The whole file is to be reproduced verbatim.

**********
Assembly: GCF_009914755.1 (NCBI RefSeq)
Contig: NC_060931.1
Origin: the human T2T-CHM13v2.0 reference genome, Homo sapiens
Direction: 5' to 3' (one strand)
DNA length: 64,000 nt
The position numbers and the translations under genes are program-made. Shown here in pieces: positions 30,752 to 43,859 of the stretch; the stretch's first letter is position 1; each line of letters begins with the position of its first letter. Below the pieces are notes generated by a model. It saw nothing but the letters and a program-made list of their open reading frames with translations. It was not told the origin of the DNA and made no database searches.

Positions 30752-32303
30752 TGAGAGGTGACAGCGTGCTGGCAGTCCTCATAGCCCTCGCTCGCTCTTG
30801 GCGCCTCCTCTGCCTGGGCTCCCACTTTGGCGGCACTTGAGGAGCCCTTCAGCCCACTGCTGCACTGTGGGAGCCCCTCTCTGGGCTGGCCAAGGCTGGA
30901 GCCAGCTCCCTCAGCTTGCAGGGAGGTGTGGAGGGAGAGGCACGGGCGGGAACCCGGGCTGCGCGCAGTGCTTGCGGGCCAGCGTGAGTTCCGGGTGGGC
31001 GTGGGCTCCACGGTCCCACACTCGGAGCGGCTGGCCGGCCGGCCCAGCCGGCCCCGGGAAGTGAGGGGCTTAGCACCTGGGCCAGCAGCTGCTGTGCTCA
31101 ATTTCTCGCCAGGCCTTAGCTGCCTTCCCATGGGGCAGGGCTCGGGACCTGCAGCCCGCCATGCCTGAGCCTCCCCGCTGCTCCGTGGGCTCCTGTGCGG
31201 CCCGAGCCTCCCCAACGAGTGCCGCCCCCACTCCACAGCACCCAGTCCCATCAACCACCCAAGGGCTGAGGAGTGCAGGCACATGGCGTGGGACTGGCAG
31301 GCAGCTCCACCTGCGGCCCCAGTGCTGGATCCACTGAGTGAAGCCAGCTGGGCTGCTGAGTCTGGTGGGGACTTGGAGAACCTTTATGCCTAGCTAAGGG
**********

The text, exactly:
Assembly: GCF_009914755.1 (NCBI RefSeq)
Contig: NC_060931.1
Origin: the human T2T-CHM13v2.0 reference genome, Homo sapiens
Direction: 5' to 3' (one strand)
DNA length: 64,000 nt
The position numbers and the translations under genes are program-made. Shown here in pieces: positions 30,752 to 43,859 of the stretch; the stretch's first letter is position 1; each line of letters begins with the position of its first letter. Below the pieces are notes generated by a model. It saw nothing but the letters and a program-made list of their open reading frames with translations. It was not told the origin of the DNA and made no database searches.

Positions 30752-32303
30752 TGAGAGGTGACAGCGTGCTGGCAGTCCTCATAGCCCTCGCTCGCTCTTG
30801 GCGCCTCCTCTGCCTGGGCTCCCACTTTGGCGGCACTTGAGGAGCCCTTCAGCCCACTGCTGCACTGTGGGAGCCCCTCTCTGGGCTGGCCAAGGCTGGA
30901 GCCAGCTCCCTCAGCTTGCAGGGAGGTGTGGAGGGAGAGGCACGGGCGGGAACCCGGGCTGCGCGCAGTGCTTGCGGGCCAGCGTGAGTTCCGGGTGGGC
31001 GTGGGCTCCACGGTCCCACACTCGGAGCGGCTGGCCGGCCGGCCCAGCCGGCCCCGGGAAGTGAGGGGCTTAGCACCTGGGCCAGCAGCTGCTGTGCTCA
31101 ATTTCTCGCCAGGCCTTAGCTGCCTTCCCATGGGGCAGGGCTCGGGACCTGCAGCCCGCCATGCCTGAGCCTCCCCGCTGCTCCGTGGGCTCCTGTGCGG
31201 CCCGAGCCTCCCCAACGAGTGCCGCCCCCACTCCACAGCACCCAGTCCCATCAACCACCCAAGGGCTGAGGAGTGCAGGCACATGGCGTGGGACTGGCAG
31301 GCAGCTCCACCTGCGGCCCCAGTGCTGGATCCACTGAGTGAAGCCAGCTGGGCTGCTGAGTCTGGTGGGGACTTGGAGAACCTTTATGCCTAGCTAAGGG